Question-Response-Evaluation Sequences in the Home Interactions of a Bilingual Child with Autism Spectrum Disorder
We focused on interactions involving parent questions directed toward their child. Child-directed questions are often pedagogical, ostensibly designed to teach the child about the world, social interaction, and language itself (Snow, 1972; Yu, Bonawitz, & Shafto, 2017). When answers to questions are known to the adults who pose them (i.e., known-answer questions; Grosse & Tomasello, 2012; Schegloff, 2007), they culminate in question-response-evaluation (QRE) sequences. These sequences have been examined classroom contexts (e.g., Waring, 2009), but few studies have examined these sequences in family interactions that involve children with ASD.
Objectives: to determine (a) the question formats that were used to launch QRE sequences, (b) the types of third-turn evaluations used to close these sequences, and (c) the larger action trajectories in which the QRE sequences were embedded.
Methods: We used Conversation Analysis, a micro-analytic approach to examining interaction that focuses on the sequence organization of talk. Parents were given a video camera, and instructed to turn it on during times of the day that family members engaged in routine interactions. We focused on one family in our data corpus, comprised of ~4 hours of recordings. Recordings were transcribed in Spanish, and then translated into English. After an initial pass through the dataset, we developed a code book to identify segments of transcript that included the provision of known-answer questions. These segments were then coded to determine the question format, the evaluation format, and the action trajectory within which the QRE sequence was embedded.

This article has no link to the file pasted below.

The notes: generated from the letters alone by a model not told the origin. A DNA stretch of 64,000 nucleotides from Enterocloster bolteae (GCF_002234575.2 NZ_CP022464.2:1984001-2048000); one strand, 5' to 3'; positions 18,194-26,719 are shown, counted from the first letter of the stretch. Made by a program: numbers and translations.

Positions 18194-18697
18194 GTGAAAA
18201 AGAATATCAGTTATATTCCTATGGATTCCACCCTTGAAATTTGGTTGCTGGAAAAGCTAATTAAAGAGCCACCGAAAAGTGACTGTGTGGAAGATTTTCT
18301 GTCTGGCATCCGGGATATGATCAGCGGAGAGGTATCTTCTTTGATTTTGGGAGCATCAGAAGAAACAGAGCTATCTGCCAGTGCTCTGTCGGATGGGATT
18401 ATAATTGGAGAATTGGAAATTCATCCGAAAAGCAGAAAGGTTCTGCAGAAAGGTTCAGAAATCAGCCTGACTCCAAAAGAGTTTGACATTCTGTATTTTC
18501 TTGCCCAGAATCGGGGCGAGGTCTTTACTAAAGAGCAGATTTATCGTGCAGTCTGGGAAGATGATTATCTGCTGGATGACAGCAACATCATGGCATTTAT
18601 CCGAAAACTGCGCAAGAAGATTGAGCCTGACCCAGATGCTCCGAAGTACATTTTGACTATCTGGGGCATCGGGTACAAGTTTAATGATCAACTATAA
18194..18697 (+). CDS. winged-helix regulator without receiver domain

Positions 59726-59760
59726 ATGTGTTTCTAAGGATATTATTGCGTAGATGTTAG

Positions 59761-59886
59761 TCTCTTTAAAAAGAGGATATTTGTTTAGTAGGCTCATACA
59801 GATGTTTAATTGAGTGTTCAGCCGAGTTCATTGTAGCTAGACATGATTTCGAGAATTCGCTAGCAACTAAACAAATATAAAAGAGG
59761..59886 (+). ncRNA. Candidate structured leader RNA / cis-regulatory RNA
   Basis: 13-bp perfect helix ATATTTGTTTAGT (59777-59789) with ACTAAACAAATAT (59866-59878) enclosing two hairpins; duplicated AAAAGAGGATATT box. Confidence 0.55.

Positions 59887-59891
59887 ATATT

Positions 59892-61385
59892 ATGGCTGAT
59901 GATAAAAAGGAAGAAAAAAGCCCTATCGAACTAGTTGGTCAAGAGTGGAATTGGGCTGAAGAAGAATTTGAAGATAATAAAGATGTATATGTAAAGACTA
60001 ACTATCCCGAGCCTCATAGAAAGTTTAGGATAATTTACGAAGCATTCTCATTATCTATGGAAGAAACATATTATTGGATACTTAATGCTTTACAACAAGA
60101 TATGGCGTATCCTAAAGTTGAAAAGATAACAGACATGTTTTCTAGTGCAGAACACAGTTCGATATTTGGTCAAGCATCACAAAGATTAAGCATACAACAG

Results: Known-answer questions were posed using several question formats, with q-word (who, what, why, etc.) questions being the most prevalent. We also found that parents formatted evaluations in a variety of ways; by initiating repair, repeating the child’s utterance to confirm the acceptability of the response, moving to the next question is a series of topically organized questions, and by offering affirmative tokens (e.g., yes) or evaluative phrases (e.g., wow, that’s great). In terms of action trajectories, our analyses showed that QRE sequences were not designed solely to test child knowledge. Instead, they worked to: (a) repair prior responses, (b) move play routines forward, and (c) launch an extended, topically connected series of questions. See Table 1 for descriptions and examples.
Conclusions: This study offers a characterization of QRE routines in a Spanish-English, immigrant family with a child with autism. Our findings suggest that QRE sequences were a rich interactional resource for the child and his parents, and could potentially be a space for maximizing high level engagement to encourage social-communication development.